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Solved Glider challenge.

#1
Recently in a class I’m taking at school, we’ve been tasked to design and fly “gliders”. The object is to see who can get theirs to go the furthest (an easy design/engineering high school course). The parameters of the project are that the dimensions all have to be at or under 12 inches wingspan and from nose to tail as well. And the planes have to have a wing, fuselage, horizontal and vertical stabilizers. The issue I have with this project is that it’s not really displaying the characteristics of actual gliders due to the fact that we are trying to get them to go as far as possible in a straight line instead of testing them based on the length of time spent in the glide slope in a circular pattern like normal gliders. I’ve tried multiple designs including a swing wing that actually worked quite well but wouldn’t in this application for to the flying straight. (The wings fold out when air pressure from the launch has subsided to the point that they can spread. In order to succeed I’ll need a fast speed for the entire span of the flight).

I think that the best way to go about making a new design that follows the parameters is to launch the glider with as much speed as possible to get it to fly basically like an arrow. Small wings, swept back, like a dart. We are allowed to use rubber bands and whatever we want to launch, as long as the energy stored in the contraption comes from the person launching. Also no propellers. So I can’t use a wind up rubber band thing. 😕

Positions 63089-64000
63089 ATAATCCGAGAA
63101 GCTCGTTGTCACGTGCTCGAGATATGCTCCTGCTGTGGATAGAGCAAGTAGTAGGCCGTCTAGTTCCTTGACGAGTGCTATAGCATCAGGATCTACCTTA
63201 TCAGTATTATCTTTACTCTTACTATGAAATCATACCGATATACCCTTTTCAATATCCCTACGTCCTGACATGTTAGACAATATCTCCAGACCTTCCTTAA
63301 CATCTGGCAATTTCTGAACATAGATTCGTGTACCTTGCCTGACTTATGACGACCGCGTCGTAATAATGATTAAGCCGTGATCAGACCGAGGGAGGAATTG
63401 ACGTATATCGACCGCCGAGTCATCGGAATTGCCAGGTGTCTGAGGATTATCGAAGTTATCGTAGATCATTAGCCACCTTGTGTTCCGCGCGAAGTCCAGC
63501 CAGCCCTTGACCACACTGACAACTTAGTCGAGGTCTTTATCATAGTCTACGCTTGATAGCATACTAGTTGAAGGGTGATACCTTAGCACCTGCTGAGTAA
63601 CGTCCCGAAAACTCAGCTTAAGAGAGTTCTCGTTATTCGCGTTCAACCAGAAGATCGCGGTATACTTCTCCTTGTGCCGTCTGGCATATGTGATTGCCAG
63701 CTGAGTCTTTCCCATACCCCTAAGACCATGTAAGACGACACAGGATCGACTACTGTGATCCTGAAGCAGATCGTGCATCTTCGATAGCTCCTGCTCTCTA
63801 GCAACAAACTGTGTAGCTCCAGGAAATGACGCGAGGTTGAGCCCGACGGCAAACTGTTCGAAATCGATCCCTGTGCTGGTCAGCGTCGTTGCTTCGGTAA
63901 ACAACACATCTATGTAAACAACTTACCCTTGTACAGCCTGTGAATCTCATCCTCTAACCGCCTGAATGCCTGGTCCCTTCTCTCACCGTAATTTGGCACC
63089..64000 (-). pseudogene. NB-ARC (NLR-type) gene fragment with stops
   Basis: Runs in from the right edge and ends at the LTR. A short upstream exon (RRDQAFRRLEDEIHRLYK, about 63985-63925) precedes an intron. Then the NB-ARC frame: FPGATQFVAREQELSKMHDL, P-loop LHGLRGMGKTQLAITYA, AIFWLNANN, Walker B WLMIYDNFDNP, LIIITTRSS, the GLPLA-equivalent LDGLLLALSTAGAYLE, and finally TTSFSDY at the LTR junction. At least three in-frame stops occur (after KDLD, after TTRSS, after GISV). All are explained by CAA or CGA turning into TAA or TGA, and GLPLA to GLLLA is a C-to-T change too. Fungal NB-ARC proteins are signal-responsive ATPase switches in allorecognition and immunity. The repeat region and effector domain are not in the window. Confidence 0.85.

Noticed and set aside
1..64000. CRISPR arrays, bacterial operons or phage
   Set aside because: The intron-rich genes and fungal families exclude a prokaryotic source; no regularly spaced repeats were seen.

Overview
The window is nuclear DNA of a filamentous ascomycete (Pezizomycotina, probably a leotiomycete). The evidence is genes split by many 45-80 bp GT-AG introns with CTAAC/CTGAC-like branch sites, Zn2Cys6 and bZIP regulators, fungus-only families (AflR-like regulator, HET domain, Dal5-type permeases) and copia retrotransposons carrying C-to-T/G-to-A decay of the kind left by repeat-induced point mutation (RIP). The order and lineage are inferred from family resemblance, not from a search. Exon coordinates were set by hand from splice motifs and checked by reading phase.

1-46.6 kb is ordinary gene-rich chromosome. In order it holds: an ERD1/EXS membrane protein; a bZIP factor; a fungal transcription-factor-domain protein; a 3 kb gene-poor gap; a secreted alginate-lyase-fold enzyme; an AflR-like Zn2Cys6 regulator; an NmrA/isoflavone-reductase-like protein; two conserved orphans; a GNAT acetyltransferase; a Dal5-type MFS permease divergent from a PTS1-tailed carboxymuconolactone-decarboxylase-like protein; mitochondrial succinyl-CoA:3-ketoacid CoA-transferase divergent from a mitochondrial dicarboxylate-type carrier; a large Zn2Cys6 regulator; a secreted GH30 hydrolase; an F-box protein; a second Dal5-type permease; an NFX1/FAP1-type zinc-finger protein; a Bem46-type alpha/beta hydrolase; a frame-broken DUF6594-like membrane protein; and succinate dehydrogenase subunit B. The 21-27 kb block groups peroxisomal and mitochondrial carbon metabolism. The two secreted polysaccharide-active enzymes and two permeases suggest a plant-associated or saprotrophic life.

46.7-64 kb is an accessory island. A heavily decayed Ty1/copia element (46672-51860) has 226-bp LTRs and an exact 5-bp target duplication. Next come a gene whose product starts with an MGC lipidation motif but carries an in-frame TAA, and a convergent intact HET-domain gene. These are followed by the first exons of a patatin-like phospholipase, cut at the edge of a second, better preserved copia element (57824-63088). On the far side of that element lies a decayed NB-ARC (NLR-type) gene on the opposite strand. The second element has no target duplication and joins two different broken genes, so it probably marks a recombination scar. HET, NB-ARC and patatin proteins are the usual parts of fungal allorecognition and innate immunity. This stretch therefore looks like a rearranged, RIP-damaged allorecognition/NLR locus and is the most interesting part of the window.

Another option I brainstormed and messed around with was walk along gliders. Basically it’s a piece of paper folded into a glider and the pilot walks behind the glider as it flies with a large flat object like a piece of cardboard, creating basically a thermal that the glider rides on. I got my design plans cleared for this so it is legal in this application. 😁 I haven’t had too much success though with the gliders I’ve been building out of light paper.

If you took the time to read all of this first, thanks you. Second, leave any advice about which direction I should look when building this thing, or any walk along glider designs that are good and meet the parameters mentioned above.
 

quorneng

Well-known member
#2
Mandoman21
Is there any limits on the launch speed, launch height or the plane's weight?
Clearly a good cricketer can throw a cricket ball well over 100 ft. It is not flying in the conventional sense but a small heavy glider could still be thrown/glide a long way.
Most of these sort of competitions do have launch limitations to ban this sort of thing.